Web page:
IT&Software

Apple to turn iPhone into hub of medical info

Apple to turn iPhone into hub of medical info

The smartphone-giant is now planning to work on a project to turn your iPhone into a storage of all your medical information, the media reported.

The report explains that Apple has a secretive team within its heath unit that is working with developers, hospitals, and other industry groups about the possibility of integrating clinical data into the iPhone. "Jonathan Bush calls rumor baseless" class="local_link" target="_blank">Apple is looking at startups in the cloud-hosting space to give it a foothold in healthcare.

The impact on you and your health: In no uncertain terms, this could be huge for both patients and doctors-if Apple manages to crack into the entrenched and highly regulated medical world.

In the current scenario patients can not share their information between doctors, as well as among different hospitals. That's the lack of data-sharing between health providers that could lead to unnecessary mistakes and missed diagnoses that could be fatal for some patients.

Apple are also said to be in talks with various health IT industries, including "The Argonaut Project" that promotes the adoption of open standards for health information. It further claims that Apple has "hired some of the top developers" involved with FHIR, a protocol that's used for exchanging electronic health records. As several experts have pointed out, getting traction is a key problem when creating a service that only those who have a reason to pay attention to their health are going to be particularly interested in. Apple has also raised the entry bar for medical and health apps sold in its iOS App Store, a sign it takes personal health information privacy seriously.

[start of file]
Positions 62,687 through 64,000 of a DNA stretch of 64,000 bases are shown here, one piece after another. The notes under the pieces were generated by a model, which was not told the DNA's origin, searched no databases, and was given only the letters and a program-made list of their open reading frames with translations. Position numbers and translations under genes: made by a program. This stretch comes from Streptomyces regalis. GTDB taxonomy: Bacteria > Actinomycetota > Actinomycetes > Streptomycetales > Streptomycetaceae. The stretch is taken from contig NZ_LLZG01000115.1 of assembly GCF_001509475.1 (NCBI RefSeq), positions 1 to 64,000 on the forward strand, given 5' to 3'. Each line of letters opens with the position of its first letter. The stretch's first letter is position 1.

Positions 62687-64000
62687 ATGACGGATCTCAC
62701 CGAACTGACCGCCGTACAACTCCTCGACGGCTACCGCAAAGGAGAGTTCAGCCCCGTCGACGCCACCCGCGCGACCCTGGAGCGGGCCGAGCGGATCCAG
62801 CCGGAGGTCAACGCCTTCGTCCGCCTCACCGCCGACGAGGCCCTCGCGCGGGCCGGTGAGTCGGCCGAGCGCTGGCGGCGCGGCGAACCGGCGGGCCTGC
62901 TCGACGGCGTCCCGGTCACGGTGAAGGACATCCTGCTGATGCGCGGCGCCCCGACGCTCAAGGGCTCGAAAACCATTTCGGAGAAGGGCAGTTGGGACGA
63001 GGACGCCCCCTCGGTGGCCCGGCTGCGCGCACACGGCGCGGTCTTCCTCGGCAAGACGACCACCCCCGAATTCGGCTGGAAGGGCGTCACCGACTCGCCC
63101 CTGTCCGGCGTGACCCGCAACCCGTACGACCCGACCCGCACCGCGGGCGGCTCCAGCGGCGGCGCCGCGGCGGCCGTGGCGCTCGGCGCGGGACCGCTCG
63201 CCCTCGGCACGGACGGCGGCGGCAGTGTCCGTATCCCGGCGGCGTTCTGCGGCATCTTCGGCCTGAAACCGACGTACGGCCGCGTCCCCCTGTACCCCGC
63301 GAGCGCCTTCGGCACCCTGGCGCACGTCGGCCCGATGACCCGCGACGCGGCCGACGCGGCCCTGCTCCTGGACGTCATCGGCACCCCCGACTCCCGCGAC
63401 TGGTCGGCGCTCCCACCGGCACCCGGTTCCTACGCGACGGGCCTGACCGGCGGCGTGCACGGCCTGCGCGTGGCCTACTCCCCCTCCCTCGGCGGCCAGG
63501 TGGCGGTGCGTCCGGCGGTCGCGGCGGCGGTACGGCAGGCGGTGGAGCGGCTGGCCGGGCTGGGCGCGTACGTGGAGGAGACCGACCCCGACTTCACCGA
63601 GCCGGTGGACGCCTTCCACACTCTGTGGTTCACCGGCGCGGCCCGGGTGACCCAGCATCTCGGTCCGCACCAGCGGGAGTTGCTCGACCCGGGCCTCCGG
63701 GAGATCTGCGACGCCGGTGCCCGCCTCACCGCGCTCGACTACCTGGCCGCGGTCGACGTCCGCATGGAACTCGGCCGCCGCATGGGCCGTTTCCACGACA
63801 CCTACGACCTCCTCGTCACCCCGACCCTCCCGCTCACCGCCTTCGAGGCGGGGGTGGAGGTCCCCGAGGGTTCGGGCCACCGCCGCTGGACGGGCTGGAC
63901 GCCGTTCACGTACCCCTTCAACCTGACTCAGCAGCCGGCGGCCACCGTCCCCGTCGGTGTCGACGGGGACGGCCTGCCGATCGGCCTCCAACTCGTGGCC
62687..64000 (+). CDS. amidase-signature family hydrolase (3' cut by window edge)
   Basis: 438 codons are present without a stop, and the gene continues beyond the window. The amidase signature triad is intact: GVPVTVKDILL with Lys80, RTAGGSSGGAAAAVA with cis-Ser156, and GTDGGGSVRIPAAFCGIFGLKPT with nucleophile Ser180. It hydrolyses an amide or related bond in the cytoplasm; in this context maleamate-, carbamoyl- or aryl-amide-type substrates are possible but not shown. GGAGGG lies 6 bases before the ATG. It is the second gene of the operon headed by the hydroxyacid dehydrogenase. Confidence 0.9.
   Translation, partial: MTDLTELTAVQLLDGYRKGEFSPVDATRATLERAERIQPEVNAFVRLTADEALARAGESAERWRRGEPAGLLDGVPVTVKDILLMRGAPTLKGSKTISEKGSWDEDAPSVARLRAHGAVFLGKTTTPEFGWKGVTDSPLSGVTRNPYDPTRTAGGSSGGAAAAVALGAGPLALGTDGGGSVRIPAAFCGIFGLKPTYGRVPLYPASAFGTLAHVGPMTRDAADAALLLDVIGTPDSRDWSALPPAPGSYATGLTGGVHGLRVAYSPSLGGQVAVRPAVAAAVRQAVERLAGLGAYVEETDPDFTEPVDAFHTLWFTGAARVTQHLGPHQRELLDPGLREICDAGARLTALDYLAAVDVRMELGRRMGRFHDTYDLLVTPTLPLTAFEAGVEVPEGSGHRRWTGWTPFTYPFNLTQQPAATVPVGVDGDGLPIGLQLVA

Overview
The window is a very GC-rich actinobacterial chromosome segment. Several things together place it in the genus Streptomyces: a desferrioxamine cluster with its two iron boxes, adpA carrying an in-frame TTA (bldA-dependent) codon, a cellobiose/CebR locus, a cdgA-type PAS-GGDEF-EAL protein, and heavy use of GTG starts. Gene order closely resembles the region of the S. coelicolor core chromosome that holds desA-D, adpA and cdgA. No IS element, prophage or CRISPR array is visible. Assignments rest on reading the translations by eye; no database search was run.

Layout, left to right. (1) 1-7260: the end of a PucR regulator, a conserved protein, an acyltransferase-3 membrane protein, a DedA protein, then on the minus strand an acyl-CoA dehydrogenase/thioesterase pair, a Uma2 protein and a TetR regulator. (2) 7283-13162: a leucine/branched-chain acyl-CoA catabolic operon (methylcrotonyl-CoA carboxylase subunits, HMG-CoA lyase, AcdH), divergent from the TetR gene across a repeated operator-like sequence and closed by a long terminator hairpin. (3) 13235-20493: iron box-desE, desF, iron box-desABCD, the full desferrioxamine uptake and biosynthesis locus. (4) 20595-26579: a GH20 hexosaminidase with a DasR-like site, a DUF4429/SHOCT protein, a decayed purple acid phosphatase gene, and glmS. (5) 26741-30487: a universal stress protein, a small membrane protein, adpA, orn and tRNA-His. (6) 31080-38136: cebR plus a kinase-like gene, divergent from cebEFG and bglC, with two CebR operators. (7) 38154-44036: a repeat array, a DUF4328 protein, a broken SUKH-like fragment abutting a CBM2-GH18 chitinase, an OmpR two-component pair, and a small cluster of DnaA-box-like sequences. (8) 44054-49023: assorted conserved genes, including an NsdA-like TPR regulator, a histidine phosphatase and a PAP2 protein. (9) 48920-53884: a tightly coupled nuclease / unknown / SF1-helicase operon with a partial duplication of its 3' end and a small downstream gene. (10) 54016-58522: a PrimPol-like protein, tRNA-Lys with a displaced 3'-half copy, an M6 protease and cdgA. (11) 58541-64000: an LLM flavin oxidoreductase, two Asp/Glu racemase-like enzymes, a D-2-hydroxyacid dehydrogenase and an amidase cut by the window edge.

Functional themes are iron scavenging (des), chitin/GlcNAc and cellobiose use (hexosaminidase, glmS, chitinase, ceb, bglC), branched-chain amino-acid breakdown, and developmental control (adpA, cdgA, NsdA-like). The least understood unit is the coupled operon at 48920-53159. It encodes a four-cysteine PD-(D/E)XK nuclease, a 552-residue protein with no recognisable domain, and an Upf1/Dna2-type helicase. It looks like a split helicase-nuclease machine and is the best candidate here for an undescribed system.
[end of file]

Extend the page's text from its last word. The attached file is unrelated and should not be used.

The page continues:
Apple is focused on health care more than ever before, and if recent rumors hold any weight, the iPhone could become an essential component of your future visits to the doctor's office.

A number of other large investors have also recently modified their holdings of AAPL.

Once that data is inside the iPhone it could easily be shared with third parties.

Apple declined to comment on this report.